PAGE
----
In accordance with the methods of Stiso et al. and Falb et al., as the ionic strength of the urine increases, hydrogen ions are released into the solution due to an ion exchange between the cations in the test sample and the polyelectrolyte. The overall result is a drop in pH of the solution, and the bromothymol blue indicator changes color from blue-green to green to yellow-green in response to the pH change caused by increasing ionic strength. The increase in ionic strength of an aqueous test sample is directly related to an increase in specific gravity; the color transition of the dye therefore is empirically related to specific gravity values. The present day method suffers from the disadvantage of color transition instability, wherein the color transition fades over a time period of minutes. Accordingly, the accuracy of the results are technique dependent.

The methods disclosed by Stiso et al. and Falb et al. also are sensitive to normal fluctuations in test strip manufacturing. For example, variations in carrier materials and in drying conditions of the test strip, and lot-to-lot differences in a polyelectrolyte, each can influence the final surface pH of the test strip. Variances in the final surface pH of the test strip result in less accurate specific gravity measurements because the test strip becomes either more or less sensitive to pH changes.

In accordance with the present method, assays for the specific gravity of an aqueous test sample are determined by examining a solution or a dry phase test strip for a visual color change after the test sample contacts a solution or a test strip incorporating the reagent composition. The test strip comprises a test pad, said test pad including a carrier matrix incorporating a reagent composition comprising a polyvalent metal ion, a suitable indicator and a buffer. In contrast to previous methods which utilized pH sensitive dyes, the present method is essentially independent of normally encountered pH values and the reagent composition can be buffered to provide a pH range that yields the most spectacular color transition.

The present invention differs from the methods disclosed by Stiso et al. and Falb et al. in that the present method does not rely upon a pH change to provide a color transition. Furthermore, the reagent composition can be buffered to a pH that provides the most spectacular color transition. This pH independence eliminates the need for specific gravity corrections of urine samples having a high pH. The present pH independent method also avoids the above-described manufacturing problems associated with the present pH-dependent test strips.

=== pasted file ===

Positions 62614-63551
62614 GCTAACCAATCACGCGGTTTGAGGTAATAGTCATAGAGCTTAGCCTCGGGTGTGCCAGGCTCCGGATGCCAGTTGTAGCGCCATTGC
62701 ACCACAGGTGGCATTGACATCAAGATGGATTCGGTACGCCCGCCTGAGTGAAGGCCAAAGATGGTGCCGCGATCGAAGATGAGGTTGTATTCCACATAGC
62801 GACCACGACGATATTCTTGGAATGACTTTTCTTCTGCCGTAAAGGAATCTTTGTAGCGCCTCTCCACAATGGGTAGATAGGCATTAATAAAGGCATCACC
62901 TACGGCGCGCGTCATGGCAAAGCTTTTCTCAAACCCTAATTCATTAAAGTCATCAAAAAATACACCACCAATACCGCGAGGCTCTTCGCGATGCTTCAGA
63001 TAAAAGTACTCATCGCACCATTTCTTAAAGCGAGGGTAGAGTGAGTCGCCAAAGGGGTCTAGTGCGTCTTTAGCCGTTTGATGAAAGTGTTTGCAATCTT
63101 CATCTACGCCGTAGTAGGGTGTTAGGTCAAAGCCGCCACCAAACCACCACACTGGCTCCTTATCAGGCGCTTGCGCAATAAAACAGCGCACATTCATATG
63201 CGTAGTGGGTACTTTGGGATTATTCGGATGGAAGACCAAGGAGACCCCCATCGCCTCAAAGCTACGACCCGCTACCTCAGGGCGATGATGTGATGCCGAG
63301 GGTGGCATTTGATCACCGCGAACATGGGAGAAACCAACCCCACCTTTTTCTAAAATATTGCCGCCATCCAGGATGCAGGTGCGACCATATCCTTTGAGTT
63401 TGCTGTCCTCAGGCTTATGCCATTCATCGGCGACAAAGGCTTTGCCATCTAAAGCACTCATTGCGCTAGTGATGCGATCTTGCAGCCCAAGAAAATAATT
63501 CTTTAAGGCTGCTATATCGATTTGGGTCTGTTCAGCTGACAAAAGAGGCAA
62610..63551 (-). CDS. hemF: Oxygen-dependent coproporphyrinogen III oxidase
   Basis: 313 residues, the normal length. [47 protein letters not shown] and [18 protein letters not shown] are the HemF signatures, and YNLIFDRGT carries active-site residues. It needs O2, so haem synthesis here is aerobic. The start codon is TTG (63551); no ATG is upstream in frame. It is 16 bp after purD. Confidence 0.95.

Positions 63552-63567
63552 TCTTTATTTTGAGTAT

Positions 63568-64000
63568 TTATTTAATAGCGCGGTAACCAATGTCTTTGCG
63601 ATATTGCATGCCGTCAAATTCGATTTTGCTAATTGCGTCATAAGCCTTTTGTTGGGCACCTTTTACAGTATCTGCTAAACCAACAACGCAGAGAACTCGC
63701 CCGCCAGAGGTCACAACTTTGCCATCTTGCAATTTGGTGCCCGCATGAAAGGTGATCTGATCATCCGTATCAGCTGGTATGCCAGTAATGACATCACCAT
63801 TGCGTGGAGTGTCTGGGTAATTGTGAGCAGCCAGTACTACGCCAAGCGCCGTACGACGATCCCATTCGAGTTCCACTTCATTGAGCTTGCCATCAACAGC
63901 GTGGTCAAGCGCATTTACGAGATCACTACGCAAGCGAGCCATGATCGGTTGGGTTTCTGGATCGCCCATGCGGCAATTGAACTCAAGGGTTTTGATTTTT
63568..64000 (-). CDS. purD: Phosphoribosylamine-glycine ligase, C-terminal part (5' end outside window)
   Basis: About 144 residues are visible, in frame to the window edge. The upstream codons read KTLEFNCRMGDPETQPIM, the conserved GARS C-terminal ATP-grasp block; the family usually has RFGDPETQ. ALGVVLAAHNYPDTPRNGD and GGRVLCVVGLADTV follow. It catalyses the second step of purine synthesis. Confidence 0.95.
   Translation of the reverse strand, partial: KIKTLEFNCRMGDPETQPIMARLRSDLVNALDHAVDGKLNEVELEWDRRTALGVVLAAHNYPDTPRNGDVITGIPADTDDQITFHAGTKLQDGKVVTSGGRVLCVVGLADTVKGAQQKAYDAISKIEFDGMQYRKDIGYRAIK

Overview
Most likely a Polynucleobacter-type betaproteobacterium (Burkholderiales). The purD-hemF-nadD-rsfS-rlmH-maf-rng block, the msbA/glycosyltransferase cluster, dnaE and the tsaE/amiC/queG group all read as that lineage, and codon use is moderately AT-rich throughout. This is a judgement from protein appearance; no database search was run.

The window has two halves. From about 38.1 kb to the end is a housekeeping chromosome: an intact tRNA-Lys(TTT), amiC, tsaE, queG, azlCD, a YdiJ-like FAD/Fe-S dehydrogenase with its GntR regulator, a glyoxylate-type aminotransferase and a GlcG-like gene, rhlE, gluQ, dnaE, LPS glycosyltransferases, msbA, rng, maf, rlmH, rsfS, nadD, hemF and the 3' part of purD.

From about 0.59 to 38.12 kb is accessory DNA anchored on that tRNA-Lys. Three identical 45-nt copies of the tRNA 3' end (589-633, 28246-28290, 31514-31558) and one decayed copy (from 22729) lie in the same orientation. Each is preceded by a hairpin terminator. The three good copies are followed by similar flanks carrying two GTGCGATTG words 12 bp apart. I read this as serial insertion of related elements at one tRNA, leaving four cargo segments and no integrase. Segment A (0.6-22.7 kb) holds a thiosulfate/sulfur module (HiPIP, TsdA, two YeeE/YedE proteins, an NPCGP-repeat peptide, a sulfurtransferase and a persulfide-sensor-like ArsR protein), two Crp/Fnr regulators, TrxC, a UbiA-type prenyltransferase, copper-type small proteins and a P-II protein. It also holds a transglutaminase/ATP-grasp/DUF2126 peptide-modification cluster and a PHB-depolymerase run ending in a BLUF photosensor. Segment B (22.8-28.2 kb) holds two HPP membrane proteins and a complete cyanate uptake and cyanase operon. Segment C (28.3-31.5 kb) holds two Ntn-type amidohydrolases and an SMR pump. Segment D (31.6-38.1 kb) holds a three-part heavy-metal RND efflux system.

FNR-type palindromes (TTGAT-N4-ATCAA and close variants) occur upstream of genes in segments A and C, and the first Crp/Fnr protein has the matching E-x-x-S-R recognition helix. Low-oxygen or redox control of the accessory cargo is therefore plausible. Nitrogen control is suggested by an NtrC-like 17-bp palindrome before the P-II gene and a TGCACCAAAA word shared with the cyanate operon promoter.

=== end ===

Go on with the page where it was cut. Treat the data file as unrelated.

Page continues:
In accordance with an important feature of the present invention, the cation concentration of urine can be correlated to urine specific gravity. Therefore, measuring urine cation concentration provides an indirect method of measuring urine specific gravity. Urine specific gravity is determined from the color transition resulting from displacing the polyvalent metal ion from the polyvalent metal ion-indicator complex. In the present method, a polyvalent metal ion, such as mercuric ion, first is complexed to an indicator to provide a polyvalent metal ion-indicator having a first color. Then, in the presence of urinary cations, a portion of the polyvalent metal ions are displaced from the indicator, and the indicator then interacts with urinary cations to form a cation-indicator complex having a second color. Accordingly, a detectable and measurable color transition results.

More particularly, the ability of a polyvalent metal ion and an indicator to interact and form a polyvalent metal ion-indicator complex having a first color is influenced by the cation concentration of a solution, with the ability of the polyvalent metal ion and the indicator to form a complex decreasing as cation concentration increases. The present method utilizes this property in a pH independent method and device to assay an aqueous test sample for specific gravity.

Cations in solution affect the ability of the polyvalent metal ion to complex with the indicator because the cations successfully compete with the polyvalent metal ion with regard to complexing with the indicator. Therefore, as the cation concentration of a solution increases (i.e., specific gravity increases), a greater portion of the polyvalent metal ions is displaced from the indicator because a fraction of the cations in solution preferentially complex with the indicator at the expense of the polyvalent metal ion. The displacement of polyvalent metal ions from the indicator into the solution results in a color transition from the first color of the polyvalent metal ion-indicator complex to a second color. Therefore, the amount of polyvalent metal ion displaced from the indicator, as determined by the color transition, can be correlated to the cation concentration of the test sample and, in turn, to test sample specific gravity.